Beaux-arts architecture, named after France's national art school L'Ecole des Beaux-Arts, featured grand structures embellished with baroque details and ornamentation. The Grand Central Terminal in New York was built in 1871 and refurbished in 1913, placing its construction at the height of the Beaux-Arts movement. As such, the railroad station's bronze statuary, ornate grand hall, and finer details make it a key example of the style.

Example Question #1 : Identifying Artists, Works, Or Schools Of Nineteenth Century Architecture

The Palace of Westminster in London is a significant example of the architectural style known as __________.

Possible Answers:

Neo-Gothic

Baroque

Georgian

Rococo

Correct answer:

Neo-Gothic

Explanation:

In 1834, the Houses of Parliament burned down in the middle of London, which created the need for a new building to house the government of Great Britain. With rising Victorianism, the commission to build the new House of Parliament went to Charles Barry, who was an early proponent of the Neo-Gothic style. The style hearkened back to the dominant architectural style of the fourteenth to sixteenth centuries, which used grand features such as flying buttresses and ornate windows.

Example Question #1 : Identifying Architects, Buildings, And Schools Of Modern Architecture

Beaux-Arts architecture in the United States is defined by all of the following features EXCEPT __________.

Possible Answers:

a hierarchy of spaces

a flat roof

use of Baroque motifs

clean lines and shapes

wide use of statuary

Correct answer:

clean lines and shapes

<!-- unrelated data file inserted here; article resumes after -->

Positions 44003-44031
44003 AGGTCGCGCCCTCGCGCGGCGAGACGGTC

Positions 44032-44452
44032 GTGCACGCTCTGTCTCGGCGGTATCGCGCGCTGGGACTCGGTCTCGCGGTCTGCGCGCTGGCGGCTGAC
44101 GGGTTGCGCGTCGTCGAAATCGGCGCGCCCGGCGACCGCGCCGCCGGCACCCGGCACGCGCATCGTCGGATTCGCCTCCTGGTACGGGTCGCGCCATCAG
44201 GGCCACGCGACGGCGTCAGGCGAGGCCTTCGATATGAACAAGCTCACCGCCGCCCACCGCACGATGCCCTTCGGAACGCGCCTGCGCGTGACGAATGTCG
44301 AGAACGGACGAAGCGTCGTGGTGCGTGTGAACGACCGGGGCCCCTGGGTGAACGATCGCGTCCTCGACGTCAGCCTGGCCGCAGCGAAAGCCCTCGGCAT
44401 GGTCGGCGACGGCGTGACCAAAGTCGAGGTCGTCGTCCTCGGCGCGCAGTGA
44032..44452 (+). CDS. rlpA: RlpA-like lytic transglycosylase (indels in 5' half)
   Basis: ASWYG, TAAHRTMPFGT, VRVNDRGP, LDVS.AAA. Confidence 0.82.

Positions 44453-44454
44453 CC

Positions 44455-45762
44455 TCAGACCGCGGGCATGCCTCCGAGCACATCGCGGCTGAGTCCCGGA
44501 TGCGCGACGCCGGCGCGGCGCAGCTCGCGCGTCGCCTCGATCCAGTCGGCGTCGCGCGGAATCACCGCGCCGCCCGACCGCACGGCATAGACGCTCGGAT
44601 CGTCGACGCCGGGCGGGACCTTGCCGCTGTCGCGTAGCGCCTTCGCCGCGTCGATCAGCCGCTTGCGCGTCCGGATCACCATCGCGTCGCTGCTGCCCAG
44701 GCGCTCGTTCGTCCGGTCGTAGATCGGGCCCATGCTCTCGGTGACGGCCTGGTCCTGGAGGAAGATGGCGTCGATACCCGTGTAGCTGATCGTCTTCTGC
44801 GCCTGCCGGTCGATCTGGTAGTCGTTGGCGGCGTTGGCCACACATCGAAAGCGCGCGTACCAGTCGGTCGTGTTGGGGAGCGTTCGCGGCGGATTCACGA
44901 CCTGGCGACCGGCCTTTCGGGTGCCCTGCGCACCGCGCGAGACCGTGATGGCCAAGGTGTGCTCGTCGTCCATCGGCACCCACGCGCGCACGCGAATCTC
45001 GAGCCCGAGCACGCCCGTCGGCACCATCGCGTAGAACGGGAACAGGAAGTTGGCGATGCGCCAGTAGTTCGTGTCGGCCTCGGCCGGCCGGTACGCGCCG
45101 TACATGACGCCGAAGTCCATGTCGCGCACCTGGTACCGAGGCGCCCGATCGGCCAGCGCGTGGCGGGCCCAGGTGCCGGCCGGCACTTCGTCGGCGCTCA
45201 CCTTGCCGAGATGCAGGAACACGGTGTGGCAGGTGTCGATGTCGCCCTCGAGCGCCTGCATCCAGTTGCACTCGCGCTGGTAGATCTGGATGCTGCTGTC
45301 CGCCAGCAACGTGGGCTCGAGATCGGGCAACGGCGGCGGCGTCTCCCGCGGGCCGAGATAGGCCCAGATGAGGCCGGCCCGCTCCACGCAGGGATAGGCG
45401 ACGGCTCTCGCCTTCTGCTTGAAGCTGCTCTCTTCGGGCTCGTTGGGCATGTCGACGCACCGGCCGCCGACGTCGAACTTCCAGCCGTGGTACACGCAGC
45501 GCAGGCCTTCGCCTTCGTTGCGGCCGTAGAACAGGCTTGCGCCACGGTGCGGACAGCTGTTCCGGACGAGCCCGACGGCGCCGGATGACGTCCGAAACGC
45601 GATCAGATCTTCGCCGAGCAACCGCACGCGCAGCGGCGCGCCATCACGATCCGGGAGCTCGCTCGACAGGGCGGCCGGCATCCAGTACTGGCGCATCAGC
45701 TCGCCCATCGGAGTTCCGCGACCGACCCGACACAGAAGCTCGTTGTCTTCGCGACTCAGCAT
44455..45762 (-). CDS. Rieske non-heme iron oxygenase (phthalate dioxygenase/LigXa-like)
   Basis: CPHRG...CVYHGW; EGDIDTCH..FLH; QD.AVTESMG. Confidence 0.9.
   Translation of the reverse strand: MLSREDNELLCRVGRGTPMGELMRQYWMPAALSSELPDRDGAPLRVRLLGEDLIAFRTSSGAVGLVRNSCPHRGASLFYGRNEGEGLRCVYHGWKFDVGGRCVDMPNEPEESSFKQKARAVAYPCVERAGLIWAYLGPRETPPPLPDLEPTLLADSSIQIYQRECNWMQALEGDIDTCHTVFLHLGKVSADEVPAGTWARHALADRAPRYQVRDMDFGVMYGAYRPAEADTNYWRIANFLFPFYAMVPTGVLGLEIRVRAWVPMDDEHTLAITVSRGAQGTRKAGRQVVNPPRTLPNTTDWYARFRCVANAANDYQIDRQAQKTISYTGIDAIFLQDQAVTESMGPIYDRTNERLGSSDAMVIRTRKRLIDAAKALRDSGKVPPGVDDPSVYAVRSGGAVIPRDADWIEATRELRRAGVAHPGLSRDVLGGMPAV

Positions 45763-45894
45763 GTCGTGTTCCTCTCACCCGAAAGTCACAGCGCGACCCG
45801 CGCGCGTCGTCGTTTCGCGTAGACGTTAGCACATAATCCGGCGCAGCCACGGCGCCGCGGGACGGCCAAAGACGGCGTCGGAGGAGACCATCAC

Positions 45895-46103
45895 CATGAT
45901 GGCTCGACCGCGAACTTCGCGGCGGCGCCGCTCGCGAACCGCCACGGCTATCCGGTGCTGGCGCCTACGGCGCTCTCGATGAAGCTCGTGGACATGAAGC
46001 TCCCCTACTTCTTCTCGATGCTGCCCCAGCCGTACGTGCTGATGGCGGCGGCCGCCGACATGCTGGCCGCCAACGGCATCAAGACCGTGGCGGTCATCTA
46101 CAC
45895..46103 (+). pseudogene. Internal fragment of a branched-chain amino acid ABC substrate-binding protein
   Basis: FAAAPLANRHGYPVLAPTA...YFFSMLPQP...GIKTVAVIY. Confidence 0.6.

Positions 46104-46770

Explanation:

"Beaux-Arts" takes its name from the national art school in France, but describes a separate movement among architects in the United States from roughly 1880 to 1920. The movement was defined by a sweeping neoclassicism that used Baroque motifs, featured a hierarchy of spaces (making grand entryways more important than living areas), added ornate elements like statues and vaultings, and usually employed flat roofs on buildings. The Beaux-Arts style was surpassed by Modernist architecture that valued clean lines and functionality over design details.

Example Question #2 : Nineteenth Century Architecture

The particular innovation that allowed large-scale skyscrapers to be built was __________.

Possible Answers:

balloon frame construction

wrought iron

steel-frame construction

latticework

Correct answer:

steel-frame construction

Explanation:

Until the late nineteenth century, buildings had serious vertical size restrictions due to the weight placed on them by bricks and other traditional materials. With the introduction of steel, an alloy of iron, new possibilities were available to builders. In particular, the use of steel-frame construction, which built a "sheet" around steel beams, allowed for buildings stretching taller than ten stories.

Example Question #3 : Nineteenth Century Architecture

The Washington Monument is a traditional memorial structure known as __________.

Possible Answers:

a Doric temple

an obelisk

a mausoleum

an effigy

Correct answer:

an obelisk

Explanation:

The Washington Monument, in the center of the National Mall in Washington, D.C., is the world's largest memorial obelisk. Obelisks, four sided pillars that originated with the ancient Egyptians, have long been used in Western culture as memorial markers. The Washington Monument was conceived in the 1840s as more than just the obelisk, but ran into funding problems and was only completed in its simpler form in 1885.